Your Enemies Might Not Share Your Ideals

Another of the authors we discussed was Robert Heinlein, more specifically his book Starship Troopers, which featured a Filipino protagonists. However, going beyond that point, the idea behind the book is that while pacifism is good, it might be nothing more than “wishful thinking” in some respects. Going back to Benign0’s article here, it’s quite clear that some of us, especially people like De Lima and Ferrer, don’t exactly understand that the MILF and PRC don’t share our values and ideas.

Sure, they’re people too, I know that. But it’s like some of our “pacifist” officials seem to think that the Chinese military and the terrorists of the south will somehow stop antagonizing us because they will suddenly have a change of heart and pity us. To believe in God or the goodness of humanity is not a bad thing, but expecting it to solve everything is naivete or outright madness.

Like one marine said before we left: “Be nice and smile but keep your rifle as an insurance policy.”


Post Author: Grimwald

I came that you may know PAIN and have it in abundance...

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18 Comments on "Dinner At McDonalds With Jarheads: What Filipinos need to understand about respect"

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walter p komarnicki
‘jarhead’ sounds a bit demeaning, but that aside, the USMC does have a proud history, ‘from the Halls of Montezuma to the shores of Tripoli.’ They solved the piracy problem during President Madison’s term in very short order. But they can’t be everywhere: in VietNam, when the Chinese brought out this huge oil rig, this quickly roused the Vietnamese to drive the intruders out. Their fighting spirit sent the Chinese a very clear message – that they were not to be messed with! But we seem to take the opposite tactic, that winning in an international court will somehow change… Read more »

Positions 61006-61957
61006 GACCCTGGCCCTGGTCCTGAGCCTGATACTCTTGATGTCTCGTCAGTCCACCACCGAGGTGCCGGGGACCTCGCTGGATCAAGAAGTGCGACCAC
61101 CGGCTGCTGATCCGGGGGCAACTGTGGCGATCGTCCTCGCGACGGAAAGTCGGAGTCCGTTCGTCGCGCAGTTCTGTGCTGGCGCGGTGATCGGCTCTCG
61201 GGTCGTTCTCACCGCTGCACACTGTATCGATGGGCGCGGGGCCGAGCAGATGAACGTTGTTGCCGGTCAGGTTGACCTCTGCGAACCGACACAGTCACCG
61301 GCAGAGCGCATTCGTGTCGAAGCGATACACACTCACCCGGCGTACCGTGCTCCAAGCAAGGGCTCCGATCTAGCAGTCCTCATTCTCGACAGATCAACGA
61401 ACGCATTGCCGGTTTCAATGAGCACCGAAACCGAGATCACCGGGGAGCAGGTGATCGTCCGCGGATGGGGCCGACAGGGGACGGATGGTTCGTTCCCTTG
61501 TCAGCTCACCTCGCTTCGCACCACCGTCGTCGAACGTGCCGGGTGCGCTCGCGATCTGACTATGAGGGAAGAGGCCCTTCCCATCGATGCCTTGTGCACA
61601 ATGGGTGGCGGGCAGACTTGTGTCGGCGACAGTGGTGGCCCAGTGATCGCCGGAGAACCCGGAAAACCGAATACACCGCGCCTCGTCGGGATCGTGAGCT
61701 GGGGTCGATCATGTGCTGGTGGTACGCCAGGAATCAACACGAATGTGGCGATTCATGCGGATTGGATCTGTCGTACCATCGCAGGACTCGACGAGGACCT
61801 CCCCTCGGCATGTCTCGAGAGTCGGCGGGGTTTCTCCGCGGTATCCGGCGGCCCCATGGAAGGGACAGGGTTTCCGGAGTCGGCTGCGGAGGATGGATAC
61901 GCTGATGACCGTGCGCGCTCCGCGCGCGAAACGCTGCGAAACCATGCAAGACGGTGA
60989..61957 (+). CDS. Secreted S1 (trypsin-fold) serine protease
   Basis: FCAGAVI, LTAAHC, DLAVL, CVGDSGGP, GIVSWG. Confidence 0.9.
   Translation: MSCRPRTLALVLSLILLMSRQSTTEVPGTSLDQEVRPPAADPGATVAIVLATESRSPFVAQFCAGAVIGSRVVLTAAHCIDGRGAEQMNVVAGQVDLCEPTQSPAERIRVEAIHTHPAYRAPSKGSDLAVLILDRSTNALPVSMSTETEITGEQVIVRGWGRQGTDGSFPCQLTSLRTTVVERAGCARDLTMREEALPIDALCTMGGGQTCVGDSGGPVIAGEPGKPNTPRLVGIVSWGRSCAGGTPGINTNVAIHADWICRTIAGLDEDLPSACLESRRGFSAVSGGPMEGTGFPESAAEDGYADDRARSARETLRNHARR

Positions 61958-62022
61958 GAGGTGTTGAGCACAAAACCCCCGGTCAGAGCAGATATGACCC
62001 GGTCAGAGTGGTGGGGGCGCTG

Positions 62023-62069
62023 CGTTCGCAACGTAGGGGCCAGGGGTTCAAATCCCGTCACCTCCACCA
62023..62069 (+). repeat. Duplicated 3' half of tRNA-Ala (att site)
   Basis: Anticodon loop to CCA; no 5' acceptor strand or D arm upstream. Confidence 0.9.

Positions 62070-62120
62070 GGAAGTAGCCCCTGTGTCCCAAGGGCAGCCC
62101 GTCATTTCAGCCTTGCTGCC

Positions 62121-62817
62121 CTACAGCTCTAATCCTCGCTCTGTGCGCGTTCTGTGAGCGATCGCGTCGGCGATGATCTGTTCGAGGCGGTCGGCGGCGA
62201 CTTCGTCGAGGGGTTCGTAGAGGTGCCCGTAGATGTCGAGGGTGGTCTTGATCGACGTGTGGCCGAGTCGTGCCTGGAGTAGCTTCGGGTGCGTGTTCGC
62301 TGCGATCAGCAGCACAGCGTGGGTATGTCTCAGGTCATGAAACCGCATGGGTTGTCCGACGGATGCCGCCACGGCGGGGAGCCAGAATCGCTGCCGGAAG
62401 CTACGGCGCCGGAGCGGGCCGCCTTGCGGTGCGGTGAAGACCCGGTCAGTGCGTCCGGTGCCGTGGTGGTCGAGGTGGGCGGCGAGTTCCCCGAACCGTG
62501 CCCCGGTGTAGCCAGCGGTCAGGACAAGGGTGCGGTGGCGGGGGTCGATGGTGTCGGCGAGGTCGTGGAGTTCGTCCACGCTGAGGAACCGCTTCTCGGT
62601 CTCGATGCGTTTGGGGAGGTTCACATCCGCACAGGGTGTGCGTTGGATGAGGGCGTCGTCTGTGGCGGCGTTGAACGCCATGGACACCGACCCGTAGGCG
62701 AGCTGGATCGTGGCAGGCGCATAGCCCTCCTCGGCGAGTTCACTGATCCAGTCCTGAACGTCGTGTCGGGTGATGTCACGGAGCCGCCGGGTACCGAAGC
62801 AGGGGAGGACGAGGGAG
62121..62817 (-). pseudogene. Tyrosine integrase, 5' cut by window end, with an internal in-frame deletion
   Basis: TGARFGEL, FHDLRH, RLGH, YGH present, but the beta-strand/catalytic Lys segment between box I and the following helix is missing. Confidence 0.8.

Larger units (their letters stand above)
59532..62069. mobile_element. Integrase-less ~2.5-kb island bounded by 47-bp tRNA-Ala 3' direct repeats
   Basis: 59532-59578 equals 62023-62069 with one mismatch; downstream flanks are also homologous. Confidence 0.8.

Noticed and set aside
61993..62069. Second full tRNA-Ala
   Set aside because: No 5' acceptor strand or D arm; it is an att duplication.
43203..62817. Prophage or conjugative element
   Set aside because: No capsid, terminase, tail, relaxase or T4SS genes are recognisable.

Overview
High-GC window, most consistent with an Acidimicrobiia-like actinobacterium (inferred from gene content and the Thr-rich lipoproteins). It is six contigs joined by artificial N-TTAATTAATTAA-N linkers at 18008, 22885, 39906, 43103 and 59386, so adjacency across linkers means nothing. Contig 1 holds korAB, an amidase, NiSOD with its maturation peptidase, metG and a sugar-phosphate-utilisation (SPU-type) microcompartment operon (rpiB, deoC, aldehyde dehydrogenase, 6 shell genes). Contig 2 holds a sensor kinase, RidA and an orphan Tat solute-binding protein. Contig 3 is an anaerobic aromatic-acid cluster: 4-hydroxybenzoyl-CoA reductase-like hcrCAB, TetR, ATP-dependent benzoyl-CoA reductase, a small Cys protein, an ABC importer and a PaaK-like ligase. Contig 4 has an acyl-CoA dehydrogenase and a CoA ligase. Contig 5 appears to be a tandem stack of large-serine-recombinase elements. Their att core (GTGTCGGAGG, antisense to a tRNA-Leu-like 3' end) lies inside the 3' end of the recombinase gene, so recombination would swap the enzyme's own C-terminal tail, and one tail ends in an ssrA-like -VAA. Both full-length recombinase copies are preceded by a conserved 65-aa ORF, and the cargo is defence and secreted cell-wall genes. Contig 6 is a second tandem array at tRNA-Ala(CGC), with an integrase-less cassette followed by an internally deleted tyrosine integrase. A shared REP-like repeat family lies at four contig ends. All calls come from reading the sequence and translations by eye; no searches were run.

Before my father died, he said the worst thing about growing old was that other men stop seeing you as dangerous…I’ve always remember that how being dangerous was sacred, a badge of honor. You live your life by a code. An ethos, every man does. It’s your shoreline. It’s what guides you home and trust me, you’re always trying to get home. Your father was a reader, Churchill of course, but also Faulkner and books about Tecumseh. He loved artists who painted people with bodies that looked like boxes. I’d give him hell about that. He’d just say you gotta… Read more »

The soldier above all other people prays for peace, for he must suffer and bear the deepest wounds and scars of war. But always in our ears ring the ominous words of Plato, that wisest of all philosophers: “Only the dead have seen the end of war.


WAR. Those who started it don’t know how to end it. Those who know how to end it will start it.